The NSA has swept more than 70 million French phone records in a 30-day period, according to documents leaked by Edward Snowden. The U.S. Ambassador to France has been summoned for questioning.
President Barack Obama spoke to French President Francois Hollande on Monday about press reports disclosing alleged large-scale American spying on French citizens, the White House said in a statement.
The two leaders spoke hours after the French government summoned the U.S. ambassador in Paris to demand an explanation over the reports, which said 70.3 million pieces of French telephone data were recorded by the NSA between Dec 10, 2012 and Jan 8, 2013.
French interior minister, Manuel Valls, described the report as "shocking."
"The president and President Hollande discussed recent disclosures in the press - some of which have distorted our activities and some of which raise legitimate questions for our friends and allies about how these capabilities are employed," the White House said Monday.
"The president (Obama) made clear that the United States has begun to review the way that we gather intelligence, so that we properly balance the legitimate security concerns of our citizens and allies with the privacy concerns that all people share."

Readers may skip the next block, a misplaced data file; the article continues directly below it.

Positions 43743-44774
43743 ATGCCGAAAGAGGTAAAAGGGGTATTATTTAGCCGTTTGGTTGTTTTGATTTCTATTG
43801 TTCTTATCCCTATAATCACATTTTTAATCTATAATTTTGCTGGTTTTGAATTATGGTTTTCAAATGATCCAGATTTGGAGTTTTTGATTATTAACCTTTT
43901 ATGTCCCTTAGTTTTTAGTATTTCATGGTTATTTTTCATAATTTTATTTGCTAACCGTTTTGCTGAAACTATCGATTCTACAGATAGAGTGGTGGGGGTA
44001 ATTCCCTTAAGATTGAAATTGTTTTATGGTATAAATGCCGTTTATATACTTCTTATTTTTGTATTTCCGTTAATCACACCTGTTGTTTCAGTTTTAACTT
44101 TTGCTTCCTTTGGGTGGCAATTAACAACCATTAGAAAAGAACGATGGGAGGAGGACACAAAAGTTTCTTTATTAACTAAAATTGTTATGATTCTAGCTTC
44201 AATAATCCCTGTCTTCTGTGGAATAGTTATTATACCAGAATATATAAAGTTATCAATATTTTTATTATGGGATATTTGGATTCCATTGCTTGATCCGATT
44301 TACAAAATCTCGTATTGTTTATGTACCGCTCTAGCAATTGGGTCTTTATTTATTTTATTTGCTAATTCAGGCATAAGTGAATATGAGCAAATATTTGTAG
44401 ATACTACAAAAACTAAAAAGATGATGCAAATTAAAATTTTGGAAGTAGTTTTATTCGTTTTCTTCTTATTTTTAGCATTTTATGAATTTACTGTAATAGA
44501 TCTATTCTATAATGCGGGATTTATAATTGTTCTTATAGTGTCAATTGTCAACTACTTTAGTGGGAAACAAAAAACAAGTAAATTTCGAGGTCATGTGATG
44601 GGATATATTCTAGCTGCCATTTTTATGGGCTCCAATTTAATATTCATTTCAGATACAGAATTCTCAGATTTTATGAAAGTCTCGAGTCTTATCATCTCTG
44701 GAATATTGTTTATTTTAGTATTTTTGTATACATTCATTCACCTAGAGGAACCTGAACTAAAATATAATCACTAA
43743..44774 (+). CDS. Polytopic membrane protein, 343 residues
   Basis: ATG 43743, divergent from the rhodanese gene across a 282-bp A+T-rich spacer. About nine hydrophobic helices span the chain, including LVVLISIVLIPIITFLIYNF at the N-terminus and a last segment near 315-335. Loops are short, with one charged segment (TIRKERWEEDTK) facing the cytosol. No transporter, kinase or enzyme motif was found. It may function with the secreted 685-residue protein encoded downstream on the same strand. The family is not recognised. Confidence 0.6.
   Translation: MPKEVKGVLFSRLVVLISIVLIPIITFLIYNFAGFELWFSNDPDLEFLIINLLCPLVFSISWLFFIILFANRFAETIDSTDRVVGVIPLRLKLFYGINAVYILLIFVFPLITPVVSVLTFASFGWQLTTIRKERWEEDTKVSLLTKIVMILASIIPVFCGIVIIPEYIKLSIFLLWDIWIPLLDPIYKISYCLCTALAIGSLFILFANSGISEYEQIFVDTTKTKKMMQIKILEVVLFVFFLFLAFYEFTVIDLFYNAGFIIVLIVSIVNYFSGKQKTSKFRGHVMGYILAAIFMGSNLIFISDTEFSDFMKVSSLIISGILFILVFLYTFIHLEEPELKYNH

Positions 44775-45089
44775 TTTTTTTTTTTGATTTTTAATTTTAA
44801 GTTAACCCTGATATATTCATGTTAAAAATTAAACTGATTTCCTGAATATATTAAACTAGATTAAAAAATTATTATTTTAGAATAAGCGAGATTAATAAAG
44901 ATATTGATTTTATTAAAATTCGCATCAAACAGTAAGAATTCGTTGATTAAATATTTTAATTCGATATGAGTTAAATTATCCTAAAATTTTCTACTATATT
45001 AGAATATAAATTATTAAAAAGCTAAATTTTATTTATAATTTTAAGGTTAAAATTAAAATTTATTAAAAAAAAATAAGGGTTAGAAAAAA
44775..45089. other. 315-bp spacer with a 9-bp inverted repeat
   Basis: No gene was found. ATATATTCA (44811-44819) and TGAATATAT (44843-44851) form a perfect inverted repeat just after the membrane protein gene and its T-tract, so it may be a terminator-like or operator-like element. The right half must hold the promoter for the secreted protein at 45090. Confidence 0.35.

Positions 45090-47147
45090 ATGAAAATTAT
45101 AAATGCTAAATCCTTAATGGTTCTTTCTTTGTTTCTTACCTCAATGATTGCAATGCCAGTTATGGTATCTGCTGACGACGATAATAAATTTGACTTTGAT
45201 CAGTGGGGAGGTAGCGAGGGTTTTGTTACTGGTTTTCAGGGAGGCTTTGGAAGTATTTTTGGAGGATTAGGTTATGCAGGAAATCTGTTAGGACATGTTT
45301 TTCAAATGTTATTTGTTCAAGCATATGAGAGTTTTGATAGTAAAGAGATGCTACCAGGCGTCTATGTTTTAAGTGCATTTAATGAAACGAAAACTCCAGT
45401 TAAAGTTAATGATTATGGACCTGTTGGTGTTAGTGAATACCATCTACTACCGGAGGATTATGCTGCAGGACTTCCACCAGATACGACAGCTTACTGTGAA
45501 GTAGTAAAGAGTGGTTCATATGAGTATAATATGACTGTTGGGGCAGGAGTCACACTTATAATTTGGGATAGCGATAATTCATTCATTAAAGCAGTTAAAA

The two men agreed that their countries should continue to discuss the issue through diplomatic channels, it said.
Secretary of State John Kerry was in Paris on a pre-arranged trip Monday. He said at a press conference this afternoon that the U.S. was working to "protect the security of our citizens," which he said in today's world was "very complicated, very challenging task."
Earlier Monday, the Mexican government said Monday it was sending a diplomatic note to the U.S. demanding an investigation into reports of NSA spying against Mexican government officials.
A statement released by the Mexican Embassy in Washington noted that President Obama made a commitment during a recent meeting with Mexican President Enrique Pena Nieto "to conduct an exhaustive investigation" of alleged NSA spying in Mexico.
"The Government of Mexico will soon send a diplomatic note reiterating how important it is to our country that the aforementioned investigation be concluded promptly," the statement reads. "In a relationship between neighbors and partners there is no place for the practices which are alleged to have taken place."
The statement was prompted by a report in the German magazine Der Spiegel Sunday that, according to documents leaked by ex-contractor Edward Snowden, the NSA hacked into the email account of then Mexican President Felipe Calderon as part of an extensive agency eavesdropping operation in that country.
Michael Isikoff and Alastair Jamieson contributed to this report.
This story was originally published on Mon Oct 21, 2013 6:19 PM EDTCopyright 2013 Thomson Reuters. Click for restrictions.